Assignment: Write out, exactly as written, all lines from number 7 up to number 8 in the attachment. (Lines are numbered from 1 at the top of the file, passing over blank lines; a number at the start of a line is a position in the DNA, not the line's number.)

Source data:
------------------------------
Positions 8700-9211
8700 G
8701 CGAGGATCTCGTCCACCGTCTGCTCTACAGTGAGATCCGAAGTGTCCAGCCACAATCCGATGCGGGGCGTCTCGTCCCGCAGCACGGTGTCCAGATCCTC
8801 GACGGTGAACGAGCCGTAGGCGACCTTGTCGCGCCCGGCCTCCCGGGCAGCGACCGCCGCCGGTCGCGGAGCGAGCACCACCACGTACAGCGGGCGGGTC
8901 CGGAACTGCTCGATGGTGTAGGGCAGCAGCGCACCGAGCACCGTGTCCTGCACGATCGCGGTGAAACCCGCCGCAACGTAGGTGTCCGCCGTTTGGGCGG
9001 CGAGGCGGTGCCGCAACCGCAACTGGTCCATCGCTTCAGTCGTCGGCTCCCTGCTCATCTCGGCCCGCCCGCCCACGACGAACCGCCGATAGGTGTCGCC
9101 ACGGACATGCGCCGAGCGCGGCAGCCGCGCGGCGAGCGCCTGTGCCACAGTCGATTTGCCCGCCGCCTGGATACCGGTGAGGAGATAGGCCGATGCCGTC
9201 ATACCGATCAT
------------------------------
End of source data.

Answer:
9101 ACGGACATGCGCCGAGCGCGGCAGCCGCGCGGCGAGCGCCTGTGCCACAGTCGATTTGCCCGCCGCCTGGATACCGGTGAGGAGATAGGCCGATGCCGTC
9201 ATACCGATCAT